The event – which coincided with British Science Week – provided early-career researchers with a unique opportunity to discuss their ground-breaking work with Members of both Houses of Parliament at Westminster.
Dr Dharmasena (Mechanical, Electrical and Manufacturing Engineering) was selected from a competitive field of early-career researchers across the UK, and was one of just 29 Engineering researchers to be invited.
His expertise lies in mechanical energy harvesting technologies, wearable electronics and smart textiles. In August 2021, he was awarded a RAEng Research Fellowship to pursue his work in triboelectrically powered super-smart textiles for remote health monitoring.
Dr Dharmasena’s research is part the National Rehabilitation Centre (NRC). A collaboration between Loughborough University, The University of Nottingham and Nottingham University Hospitals NHS Trust, this new £100 million facility will deliver transformative patient care and integrate data into a personalised, holistic rehabilitation service.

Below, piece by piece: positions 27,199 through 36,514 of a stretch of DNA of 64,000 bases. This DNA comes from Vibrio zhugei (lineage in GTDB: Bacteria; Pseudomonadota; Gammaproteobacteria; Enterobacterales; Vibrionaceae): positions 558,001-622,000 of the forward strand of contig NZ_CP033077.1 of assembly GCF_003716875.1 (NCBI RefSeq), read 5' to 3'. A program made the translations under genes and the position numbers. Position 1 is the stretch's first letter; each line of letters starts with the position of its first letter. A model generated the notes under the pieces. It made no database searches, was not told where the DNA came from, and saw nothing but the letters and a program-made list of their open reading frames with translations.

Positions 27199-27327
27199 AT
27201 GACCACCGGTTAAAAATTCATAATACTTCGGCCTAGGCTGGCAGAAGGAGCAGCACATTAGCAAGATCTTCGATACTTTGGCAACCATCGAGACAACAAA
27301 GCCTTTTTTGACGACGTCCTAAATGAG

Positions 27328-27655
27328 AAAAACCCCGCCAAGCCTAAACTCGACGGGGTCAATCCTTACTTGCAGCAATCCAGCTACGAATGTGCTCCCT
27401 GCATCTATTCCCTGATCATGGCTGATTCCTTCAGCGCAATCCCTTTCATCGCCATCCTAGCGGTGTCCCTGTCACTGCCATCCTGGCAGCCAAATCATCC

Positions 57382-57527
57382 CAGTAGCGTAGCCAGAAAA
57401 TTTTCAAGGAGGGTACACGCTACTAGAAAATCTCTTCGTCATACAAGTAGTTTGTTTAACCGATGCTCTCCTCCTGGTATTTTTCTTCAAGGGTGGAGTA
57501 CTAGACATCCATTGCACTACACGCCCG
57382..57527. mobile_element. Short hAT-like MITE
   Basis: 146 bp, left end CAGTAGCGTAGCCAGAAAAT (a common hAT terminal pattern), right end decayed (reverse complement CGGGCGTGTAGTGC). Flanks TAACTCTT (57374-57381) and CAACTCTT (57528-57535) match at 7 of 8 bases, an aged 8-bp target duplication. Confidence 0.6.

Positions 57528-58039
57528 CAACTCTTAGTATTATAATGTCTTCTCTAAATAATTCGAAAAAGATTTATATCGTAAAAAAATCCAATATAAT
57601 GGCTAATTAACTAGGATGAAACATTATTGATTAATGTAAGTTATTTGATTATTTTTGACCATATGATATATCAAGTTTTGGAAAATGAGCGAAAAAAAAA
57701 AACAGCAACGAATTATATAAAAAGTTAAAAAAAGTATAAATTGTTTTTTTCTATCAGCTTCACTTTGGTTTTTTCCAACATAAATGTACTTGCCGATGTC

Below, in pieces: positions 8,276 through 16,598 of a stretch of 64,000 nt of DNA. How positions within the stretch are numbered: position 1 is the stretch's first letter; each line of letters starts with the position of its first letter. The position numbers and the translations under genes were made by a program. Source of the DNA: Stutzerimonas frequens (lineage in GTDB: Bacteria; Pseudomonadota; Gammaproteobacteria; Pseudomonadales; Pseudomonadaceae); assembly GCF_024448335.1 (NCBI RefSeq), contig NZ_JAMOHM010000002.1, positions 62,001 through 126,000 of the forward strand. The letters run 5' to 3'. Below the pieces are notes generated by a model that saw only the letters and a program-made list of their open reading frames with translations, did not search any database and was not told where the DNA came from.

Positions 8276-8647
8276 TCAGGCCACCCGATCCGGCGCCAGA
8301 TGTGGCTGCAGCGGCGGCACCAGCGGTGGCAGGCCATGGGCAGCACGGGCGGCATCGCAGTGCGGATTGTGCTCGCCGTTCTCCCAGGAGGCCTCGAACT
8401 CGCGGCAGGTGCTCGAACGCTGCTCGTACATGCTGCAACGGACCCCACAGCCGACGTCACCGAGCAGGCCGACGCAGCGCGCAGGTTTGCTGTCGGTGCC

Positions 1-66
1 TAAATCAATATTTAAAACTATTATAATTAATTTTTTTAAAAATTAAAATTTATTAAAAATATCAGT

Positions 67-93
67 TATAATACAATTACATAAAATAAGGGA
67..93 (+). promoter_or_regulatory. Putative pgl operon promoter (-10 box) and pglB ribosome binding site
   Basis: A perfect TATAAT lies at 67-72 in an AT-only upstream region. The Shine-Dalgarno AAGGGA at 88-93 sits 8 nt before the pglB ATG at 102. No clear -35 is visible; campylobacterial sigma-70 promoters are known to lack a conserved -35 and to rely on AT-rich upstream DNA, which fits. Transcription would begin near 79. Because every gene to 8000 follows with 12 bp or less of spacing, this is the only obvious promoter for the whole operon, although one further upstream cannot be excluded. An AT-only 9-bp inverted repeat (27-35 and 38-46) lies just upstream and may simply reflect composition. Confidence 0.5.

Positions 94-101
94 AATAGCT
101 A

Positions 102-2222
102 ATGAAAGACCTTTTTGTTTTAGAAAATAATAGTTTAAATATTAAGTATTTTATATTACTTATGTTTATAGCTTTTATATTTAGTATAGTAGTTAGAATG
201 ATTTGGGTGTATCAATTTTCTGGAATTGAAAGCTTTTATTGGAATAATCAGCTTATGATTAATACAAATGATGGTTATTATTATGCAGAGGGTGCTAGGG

He presented this work at the event under the title: “Super-smart clothing: electricity generating textiles that monitor your health”.
He says of the experience: "STEM for Britain was an excellent opportunity to showcase our research to a broad audience including the MPs, fellow researchers and some of the sponsors from various industries and institutes.
“I had the pleasure to talk to our local MP, Jane Hunt, about how we are progressing with our super-smart textiles technology and its applications in remote health monitoring. And, it was very interesting to share my work with researchers from across the UK – and learn about theirs."
About STEM for Britain
STEM for Britain is a collaboration between the Parliamentary and Scientific Committee, the Royal Academy of Engineering, the Royal Society of Chemistry, the Institute of Physics, the Royal Society of Biology, The Physiological Society, the Nutrition Society and the Council for the Mathematical Sciences, with sponsorship from Dyson Ltd, Clay Mathematics Institute, United Kingdom Research and Innovation, Warwick Manufacturing Group, AWE, British In Vitro Diagnostics Association, the Society of Chemical Industry, Institute of Biomedical Science, the Heilbronn Institute for Mathematical Research, and the Biochemical Society.
An annual competition, since 2006, it invites applications from early-career research scientists, engineers, technologists and mathematicians to exhibit their work across five areas – Biological and Biomedical Sciences, Chemistry, Engineering, Mathematical Sciences and Physics.
It is intended to help politicians learn about the UK’s thriving science and engineering base while rewarding some of the country’s best scientific and engineering research.